Jay Hulme


I attend St Nicholas' Church, Leicester. St Nicholas' was built in 879, is radically inclusive, and filled with members of the LGBT+ community. People who attend services here range from almost ninety years old, down through middle age, through people in their twenties, like me, right down to a toddler, whose birth announcement still sits clipped to the priest's lectern – the message from his mothers an outpouring of love, and gratitude for this found community.

People often say communities like the one at St Nick's can be created anywhere - and that is true, but the ancient building is important. Especially to young people. Especially now. To explain why old buildings matter, even (and especially) to the young people that are often cited as the reason for their closure, we must look at the world from the perspective of a 'young person'.

When I was a child we didn't have a computer. I remember the excitement of the internet being installed. I remember being barred from using it because we had dial up and were expecting a phone call. I remember my Dad's first Nokia phone. I remember getting a 'big telly' – all cathode ray tubes and at least two foot deep at the back. I remember watching a VHS tape until it broke. Getting cassette tapes from my Grandparents for my birthday. I remember getting a DVD player. A CD player. The record collection getting shuffled of into storage. I remember being allowed out to play on busy roads. And then not being allowed. I remember phones pouring into schools. And being banned from schools.

I have lived through multiple worldwide financial crashes, eleven UK Governments, and a worldwide pandemic. I am only 24 years old. Everything is changing at a terrifyingly rapid speed. Things that were sci-fi only ten years ago are now utterly mundane. For peopleyounger than me, this change seems even faster, even more unsettling.

With the rise of short-term tenancies, the 'gig' economy, and most goods being made to last a few years at most, we do not have much to hold on to. Everything changes. We stumble through a world where constancy and security are unthinkable.

Statistically, people in their early twenties stay in tenancies for less than a year. I have a friend who has lived in eight places in six years. This is not unusual, and almost never by choice. For young people today there is no continuity.Nothing stays the same.

Wider human experience

Ancient buildings give us that sense of continuity, a sense of being part of something bigger, and a connection with all that has come before. Ancient churches, in particular, give us this in ways no other ancient buildings do. Not only are churches often the oldest buildings in any given place, they are also the oldest buildings that have been continually used for a specific purpose.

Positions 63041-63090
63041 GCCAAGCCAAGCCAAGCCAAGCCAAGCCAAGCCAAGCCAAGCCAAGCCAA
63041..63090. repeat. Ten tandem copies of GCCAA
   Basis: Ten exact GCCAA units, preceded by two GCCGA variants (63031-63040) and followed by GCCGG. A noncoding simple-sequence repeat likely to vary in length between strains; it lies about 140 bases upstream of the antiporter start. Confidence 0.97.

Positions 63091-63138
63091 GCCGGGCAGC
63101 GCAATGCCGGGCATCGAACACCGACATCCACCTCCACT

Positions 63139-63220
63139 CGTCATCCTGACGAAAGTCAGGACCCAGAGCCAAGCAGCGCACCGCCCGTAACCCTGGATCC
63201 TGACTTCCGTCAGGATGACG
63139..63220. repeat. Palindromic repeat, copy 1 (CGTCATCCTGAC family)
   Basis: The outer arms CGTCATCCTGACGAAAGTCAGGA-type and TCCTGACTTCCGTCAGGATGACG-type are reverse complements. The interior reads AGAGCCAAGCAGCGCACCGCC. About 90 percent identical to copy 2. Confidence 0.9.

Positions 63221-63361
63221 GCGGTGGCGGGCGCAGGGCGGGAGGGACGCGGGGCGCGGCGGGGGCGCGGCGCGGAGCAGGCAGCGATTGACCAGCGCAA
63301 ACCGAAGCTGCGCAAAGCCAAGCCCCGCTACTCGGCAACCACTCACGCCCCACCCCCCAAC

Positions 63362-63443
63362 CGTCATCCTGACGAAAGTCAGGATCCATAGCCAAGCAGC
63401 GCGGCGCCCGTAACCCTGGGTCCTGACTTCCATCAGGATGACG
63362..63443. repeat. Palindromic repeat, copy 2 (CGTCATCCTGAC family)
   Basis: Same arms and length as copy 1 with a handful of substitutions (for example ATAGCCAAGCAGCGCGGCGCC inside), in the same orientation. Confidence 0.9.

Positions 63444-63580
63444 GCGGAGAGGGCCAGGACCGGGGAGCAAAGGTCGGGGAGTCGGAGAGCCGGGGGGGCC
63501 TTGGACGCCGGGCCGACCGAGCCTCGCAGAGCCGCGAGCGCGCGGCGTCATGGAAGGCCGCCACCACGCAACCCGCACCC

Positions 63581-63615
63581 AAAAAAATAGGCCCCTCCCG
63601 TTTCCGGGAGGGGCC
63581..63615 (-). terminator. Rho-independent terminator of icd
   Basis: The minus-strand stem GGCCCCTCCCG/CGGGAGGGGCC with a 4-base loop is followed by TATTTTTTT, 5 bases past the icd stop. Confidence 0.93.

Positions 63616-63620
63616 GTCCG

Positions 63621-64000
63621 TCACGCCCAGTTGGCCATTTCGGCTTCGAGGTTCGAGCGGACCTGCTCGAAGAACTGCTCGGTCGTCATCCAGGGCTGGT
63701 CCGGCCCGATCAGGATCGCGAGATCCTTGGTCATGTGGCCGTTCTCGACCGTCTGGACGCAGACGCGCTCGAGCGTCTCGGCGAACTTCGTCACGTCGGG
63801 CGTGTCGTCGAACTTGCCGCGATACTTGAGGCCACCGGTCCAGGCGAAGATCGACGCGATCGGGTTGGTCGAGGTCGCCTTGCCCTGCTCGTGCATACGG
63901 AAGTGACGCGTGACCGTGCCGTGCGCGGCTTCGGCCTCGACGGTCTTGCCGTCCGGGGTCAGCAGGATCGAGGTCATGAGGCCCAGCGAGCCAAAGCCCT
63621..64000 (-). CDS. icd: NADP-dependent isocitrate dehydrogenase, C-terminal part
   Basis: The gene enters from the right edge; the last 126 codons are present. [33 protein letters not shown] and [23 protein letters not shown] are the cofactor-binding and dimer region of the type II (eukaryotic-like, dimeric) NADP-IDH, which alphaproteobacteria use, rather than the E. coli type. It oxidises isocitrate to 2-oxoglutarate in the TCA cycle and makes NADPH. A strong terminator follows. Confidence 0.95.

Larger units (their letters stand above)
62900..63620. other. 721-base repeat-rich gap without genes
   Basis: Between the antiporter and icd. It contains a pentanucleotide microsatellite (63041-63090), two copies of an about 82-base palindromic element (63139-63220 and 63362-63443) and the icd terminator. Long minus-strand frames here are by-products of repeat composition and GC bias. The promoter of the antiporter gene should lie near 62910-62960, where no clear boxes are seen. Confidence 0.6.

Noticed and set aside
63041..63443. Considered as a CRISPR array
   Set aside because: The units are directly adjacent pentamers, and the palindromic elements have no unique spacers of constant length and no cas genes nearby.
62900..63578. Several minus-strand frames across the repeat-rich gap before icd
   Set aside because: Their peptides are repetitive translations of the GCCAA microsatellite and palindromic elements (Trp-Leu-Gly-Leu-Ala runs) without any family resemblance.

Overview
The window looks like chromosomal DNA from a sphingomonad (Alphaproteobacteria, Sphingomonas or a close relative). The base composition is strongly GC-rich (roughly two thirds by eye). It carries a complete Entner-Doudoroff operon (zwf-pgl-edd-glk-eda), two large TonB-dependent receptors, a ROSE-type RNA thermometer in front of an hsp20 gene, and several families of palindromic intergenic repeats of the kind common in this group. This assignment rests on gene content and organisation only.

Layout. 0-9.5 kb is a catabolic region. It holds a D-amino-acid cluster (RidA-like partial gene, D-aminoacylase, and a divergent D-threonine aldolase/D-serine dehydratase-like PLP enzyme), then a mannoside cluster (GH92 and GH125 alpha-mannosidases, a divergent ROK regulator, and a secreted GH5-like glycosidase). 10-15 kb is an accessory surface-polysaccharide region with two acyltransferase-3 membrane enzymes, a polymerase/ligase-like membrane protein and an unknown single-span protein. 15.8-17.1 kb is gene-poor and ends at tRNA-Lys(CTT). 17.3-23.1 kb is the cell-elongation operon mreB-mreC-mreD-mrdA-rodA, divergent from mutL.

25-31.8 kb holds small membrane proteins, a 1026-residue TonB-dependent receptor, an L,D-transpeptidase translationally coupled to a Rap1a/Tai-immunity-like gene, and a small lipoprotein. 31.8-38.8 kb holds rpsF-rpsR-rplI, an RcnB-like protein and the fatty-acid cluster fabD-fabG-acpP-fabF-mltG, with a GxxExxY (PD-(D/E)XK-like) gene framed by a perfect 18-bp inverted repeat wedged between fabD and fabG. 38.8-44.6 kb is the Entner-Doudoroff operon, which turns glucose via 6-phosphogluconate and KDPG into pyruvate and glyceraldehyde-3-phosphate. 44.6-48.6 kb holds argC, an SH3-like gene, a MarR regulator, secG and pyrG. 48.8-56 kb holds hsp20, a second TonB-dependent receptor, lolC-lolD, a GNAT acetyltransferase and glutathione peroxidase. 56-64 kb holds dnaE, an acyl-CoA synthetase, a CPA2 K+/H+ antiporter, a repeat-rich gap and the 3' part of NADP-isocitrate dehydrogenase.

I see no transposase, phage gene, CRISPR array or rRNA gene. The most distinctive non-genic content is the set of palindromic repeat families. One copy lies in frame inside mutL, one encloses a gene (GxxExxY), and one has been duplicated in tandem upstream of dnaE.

They are constant in a way nothing else is anymore. When you walk into an ancient church you walk in the footsteps of your ancestors, both in the literal, genetic, sense of the word, and in the broader sense, encompassing all of those who have come before. You are rooted to the wider human experience.

When the service begins, you know that what is happening has happened in this place for hundreds of years – the form changing and evolving through time, but still, somehow, the same – with a constancy of feeling, and intent.

When Covid ravaged Leicester, when ambulances rushed along the main road outside the church one after the other, sirens screaming like harbingers of the death that was all around us, the church was, to me, and to other members of the community, an important reminder. Even as we couldn't celebrate that Christmas in church, we considered the 1141 Christmases that this building had seen.

The multiple pandemics it had stood through. The death and devastation and change it had witnessed. And when we opened the church doors again, we continued – the service changing, slightly, to accommodate restrictions – but still, somehow, the same.

In old church buildings we are reminded of our place in the vastness of human experience. We are reminded that life has stretched on long before us, and will continue long after we are gone. We are given unparalleled perspective, in a world that is so often short-sighted.

Old churches are tapestries, records of the past. Of love and loss, birth and death, of poverty, and plague, and dizzying success. The stone tells stories people never can. The buildings change and evolve, and somehow remain the same.

The services continue. We sing and weep and everything in between, stood in these buildings that have held the lives of hundreds of thousands of people. Ancient churches stand, steadfast and ever constant, amidst the rushing flow of time. It is a privilege to shelter in them, even for a short while.

St Nicholas' Church has seen almost 60,000 Sundays. Hopefully we can continue to treasure and protect her, so that she, and many other ancient churches, may stand to see almost 60,000 more.

 Jay Hulme is an award winning transgender performance poet, speaker and educator. Alongside his writing and regular performances he teaches in schools, performs sensitivity reads, and consults and speaks at events and conferences on the importance of diversity in the media, and more specifically transgender inclusion and rights.


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